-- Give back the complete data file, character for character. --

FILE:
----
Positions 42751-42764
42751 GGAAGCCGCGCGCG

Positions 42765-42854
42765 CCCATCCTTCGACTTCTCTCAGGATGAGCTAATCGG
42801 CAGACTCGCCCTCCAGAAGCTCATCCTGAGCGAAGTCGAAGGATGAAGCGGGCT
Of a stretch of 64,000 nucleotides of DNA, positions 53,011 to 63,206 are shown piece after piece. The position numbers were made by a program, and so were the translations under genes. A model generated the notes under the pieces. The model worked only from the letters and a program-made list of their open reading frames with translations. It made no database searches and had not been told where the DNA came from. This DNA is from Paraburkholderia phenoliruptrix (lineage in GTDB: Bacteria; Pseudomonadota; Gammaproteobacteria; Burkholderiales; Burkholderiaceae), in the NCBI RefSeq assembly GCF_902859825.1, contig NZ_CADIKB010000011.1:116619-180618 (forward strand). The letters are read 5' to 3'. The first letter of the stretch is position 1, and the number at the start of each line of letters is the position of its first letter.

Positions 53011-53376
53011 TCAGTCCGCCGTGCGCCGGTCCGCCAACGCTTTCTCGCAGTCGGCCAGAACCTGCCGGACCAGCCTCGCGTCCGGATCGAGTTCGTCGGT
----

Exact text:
Positions 42751-42764
42751 GGAAGCCGCGCGCG

Positions 42765-42854
42765 CCCATCCTTCGACTTCTCTCAGGATGAGCTAATCGG
42801 CAGACTCGCCCTCCAGAAGCTCATCCTGAGCGAAGTCGAAGGATGAAGCGGGCT
Of a stretch of 64,000 nucleotides of DNA, positions 53,011 to 63,206 are shown piece after piece. The position numbers were made by a program, and so were the translations under genes. A model generated the notes under the pieces. The model worked only from the letters and a program-made list of their open reading frames with translations. It made no database searches and had not been told where the DNA came from. This DNA is from Paraburkholderia phenoliruptrix (lineage in GTDB: Bacteria; Pseudomonadota; Gammaproteobacteria; Burkholderiales; Burkholderiaceae), in the NCBI RefSeq assembly GCF_902859825.1, contig NZ_CADIKB010000011.1:116619-180618 (forward strand). The letters are read 5' to 3'. The first letter of the stretch is position 1, and the number at the start of each line of letters is the position of its first letter.

Positions 53011-53376
53011 TCAGTCCGCCGTGCGCCGGTCCGCCAACGCTTTCTCGCAGTCGGCCAGAACCTGCCGGACCAGCCTCGCGTCCGGATCGAGTTCGTCGGT